|Libyans wave Kingdom of Libya flags in Misrata as they celebrate the fall of Muammar Gaddafi, but ‘post-war’ Libya is going to have challenges, says author [REUTERS]|
Apparently, Colonel Gaddafi was no guerrilla leader. Nor was he a very cunning fugitive for long when stripped of the prerogatives of state.
He retreated to his hometown and allowed himself to get caught up in a siege that could only be lost.
In the weeks before Gaddafi’s death, there were justified fears that Libya was becoming a kind of post-invasion Iraq, “Mission Accomplished: The Sequel”. A rapier-like Western campaign has helped topple an autocrat, but in the absence of an effective plan or means to replace him.
The NTC has been unable to secure the country. Armed militias have clashed. Many have suffered from the capricious rule of undisciplined men with guns. Gaddafi was threatening insurgency.
Now the pendulum is swinging the other way. The hated dictator is dead. Victory and peace are declared. Celebration will be the order of the day. The ‘political process’ can begin.
The combatants in the air and on the ground will feel justly proud they got their man.
But they will be wrong to think it’s over.
The fact that Saddam Hussein evaded capture for so long was not of great significance to the many sided conflict that developed in post-invasion Iraq. The hunt for the ‘Ace of Spades’ (as Hussein was in the decks of cards issued to US soldiers) was a sideshow.
That the King of Kings (one of Gaddafi’s favoured titles) is dead does not change the fact that the NTC has been unable to secure a country awash with armed men. Libya is also a country shot through with rivalries, jealousies and blood debts, among individuals and groups. Some of these divisions are of historic vintage, many arise from Gaddafi’s rule, and the war will have added a new crop.
Like Iraq, Libya was assembled through histories of empire and its aftermath. It has been torn apart by war. Now it has lost the one thing that united much of the country: hatred of Colonel Gaddafi and his regime. Libyans are left to face the legacy of his mastery of the art of divide and rule.
The manner in which the war was fought will be decisive in shaping what happens.
The involvement of Western air forces meant that the rebels never had to form a unified force. Only to a limited extent did they learn the habits of cooperation under fire.
That is why they now lack an army with which to bring the country under control.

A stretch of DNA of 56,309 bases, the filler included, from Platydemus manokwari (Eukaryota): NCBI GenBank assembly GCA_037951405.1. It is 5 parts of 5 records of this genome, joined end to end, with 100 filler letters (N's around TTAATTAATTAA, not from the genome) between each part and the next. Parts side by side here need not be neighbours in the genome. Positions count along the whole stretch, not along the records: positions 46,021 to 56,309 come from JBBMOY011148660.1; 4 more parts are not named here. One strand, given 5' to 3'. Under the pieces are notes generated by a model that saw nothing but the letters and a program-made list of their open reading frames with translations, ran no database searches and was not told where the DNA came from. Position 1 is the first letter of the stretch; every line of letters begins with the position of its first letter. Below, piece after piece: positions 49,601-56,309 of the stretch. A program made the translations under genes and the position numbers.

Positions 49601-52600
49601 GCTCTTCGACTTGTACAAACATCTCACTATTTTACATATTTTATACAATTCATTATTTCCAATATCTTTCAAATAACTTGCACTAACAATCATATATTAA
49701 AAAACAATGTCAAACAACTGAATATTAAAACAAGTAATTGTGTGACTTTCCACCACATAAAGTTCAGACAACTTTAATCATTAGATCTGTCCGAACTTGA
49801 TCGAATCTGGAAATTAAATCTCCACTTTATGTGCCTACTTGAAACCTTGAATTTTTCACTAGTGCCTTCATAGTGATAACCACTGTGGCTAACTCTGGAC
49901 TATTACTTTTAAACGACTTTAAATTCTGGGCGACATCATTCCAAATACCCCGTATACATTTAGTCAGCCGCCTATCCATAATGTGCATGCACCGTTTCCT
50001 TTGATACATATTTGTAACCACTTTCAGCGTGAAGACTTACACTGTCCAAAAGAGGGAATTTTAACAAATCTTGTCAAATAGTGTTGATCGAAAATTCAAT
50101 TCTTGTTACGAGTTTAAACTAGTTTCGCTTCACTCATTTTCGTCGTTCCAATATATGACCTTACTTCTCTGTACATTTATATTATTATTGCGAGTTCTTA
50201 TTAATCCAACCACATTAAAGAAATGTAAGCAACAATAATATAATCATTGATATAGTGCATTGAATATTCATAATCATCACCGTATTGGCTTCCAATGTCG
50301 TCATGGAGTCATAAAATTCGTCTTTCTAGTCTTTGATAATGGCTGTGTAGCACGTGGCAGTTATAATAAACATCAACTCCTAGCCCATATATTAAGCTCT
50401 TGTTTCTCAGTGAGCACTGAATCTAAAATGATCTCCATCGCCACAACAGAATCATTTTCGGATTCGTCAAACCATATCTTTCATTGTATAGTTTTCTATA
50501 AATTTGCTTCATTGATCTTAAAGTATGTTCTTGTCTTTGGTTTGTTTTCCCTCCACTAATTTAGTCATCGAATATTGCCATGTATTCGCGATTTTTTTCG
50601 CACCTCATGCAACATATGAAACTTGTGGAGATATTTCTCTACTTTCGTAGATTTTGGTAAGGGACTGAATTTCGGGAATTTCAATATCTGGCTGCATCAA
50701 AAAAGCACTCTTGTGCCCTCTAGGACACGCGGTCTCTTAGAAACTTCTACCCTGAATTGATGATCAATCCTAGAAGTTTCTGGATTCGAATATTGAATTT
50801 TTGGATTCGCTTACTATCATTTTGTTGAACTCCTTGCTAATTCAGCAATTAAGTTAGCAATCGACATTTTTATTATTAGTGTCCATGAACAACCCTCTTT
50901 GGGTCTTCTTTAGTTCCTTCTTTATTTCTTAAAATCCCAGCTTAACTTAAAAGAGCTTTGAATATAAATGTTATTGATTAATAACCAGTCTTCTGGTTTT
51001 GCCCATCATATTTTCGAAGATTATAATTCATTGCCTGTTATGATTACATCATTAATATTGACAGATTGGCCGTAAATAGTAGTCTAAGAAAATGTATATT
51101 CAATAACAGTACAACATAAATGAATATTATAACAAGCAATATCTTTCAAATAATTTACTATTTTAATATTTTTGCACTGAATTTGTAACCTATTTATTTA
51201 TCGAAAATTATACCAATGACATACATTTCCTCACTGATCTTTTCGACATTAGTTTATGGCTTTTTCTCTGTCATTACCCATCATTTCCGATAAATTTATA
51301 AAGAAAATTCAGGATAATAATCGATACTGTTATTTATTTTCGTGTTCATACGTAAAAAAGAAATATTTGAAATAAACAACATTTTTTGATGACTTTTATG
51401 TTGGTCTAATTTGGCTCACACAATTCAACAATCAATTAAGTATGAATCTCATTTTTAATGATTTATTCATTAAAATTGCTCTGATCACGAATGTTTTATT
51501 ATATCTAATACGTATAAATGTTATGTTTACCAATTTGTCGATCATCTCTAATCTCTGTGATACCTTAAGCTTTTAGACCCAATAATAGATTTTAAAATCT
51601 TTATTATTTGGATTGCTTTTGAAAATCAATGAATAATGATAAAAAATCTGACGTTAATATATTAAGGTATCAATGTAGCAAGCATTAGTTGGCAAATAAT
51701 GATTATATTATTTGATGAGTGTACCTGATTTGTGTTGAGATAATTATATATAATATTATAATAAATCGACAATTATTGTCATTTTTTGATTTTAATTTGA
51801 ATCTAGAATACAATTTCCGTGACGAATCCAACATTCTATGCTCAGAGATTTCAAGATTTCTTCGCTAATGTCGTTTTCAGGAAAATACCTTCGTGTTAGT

The ‘political process’ will be left dependent upon the willing cooperation of communities. Victorious rebel bands will make experienced cadres for their home militias. There are many scores to settle; competing visions of the future; and the possibility of resort to arms if the ‘process’ does not pan out for local interests.
Against these forces of disorder will be little but the desire of ordinary Libyans to build a just, democratic and flourishing country. Western assistance, as ever, will be fickle and come with many strings attached.
The premature celebrations of victory in Libya and the West reflect a widely shared habit of thought, that of making a sharp distinction between war and peace. Chiefly we do this by putting dates after wars.
Diplomats and the UN make tidy distinctions between ‘conflict’ and ‘post-conflict’, upon which their policies are based.
Yet fighting, out in the open or in the shadows, has often preceded and post-dated the official period of hostilities. More fundamentally, there is a continuum between peace and war.
Libya’s clans and interest groups will continue to pursue their ends, with all available means. Negotiations are just another medium for strategic contest. Battles over electoral arrangements for the constitutional council will be crucial engagements.
Such negotiations and the gaming of the elections that follow litter the landscape of contemporary conflicts in the global South, as do violent and bitter losers.
In such contexts, the spark of local clashes – sure to continue – can all too easily set off larger wildfires. Other groups and interests are drawn into the fighting, which becomes many sided.
These are the kinds of conflicts that have so often devastated postcolonial states, and they can last for many years.
Western policy will continue to be drawn into the vortex of Libyan politics for some time to come. Nimble intervention from the air – symbolised by the well-placed missile file that might have halted Gaddafi’s convoy – may not appear so rapier-like in retrospect.
Tarak Barkawi is Senior Lecturer in the Centre of International Studies, University of Cambridge
The views expressed in this article are the author’s own and do not necessarily reflect Al Jazeera’s editorial policy.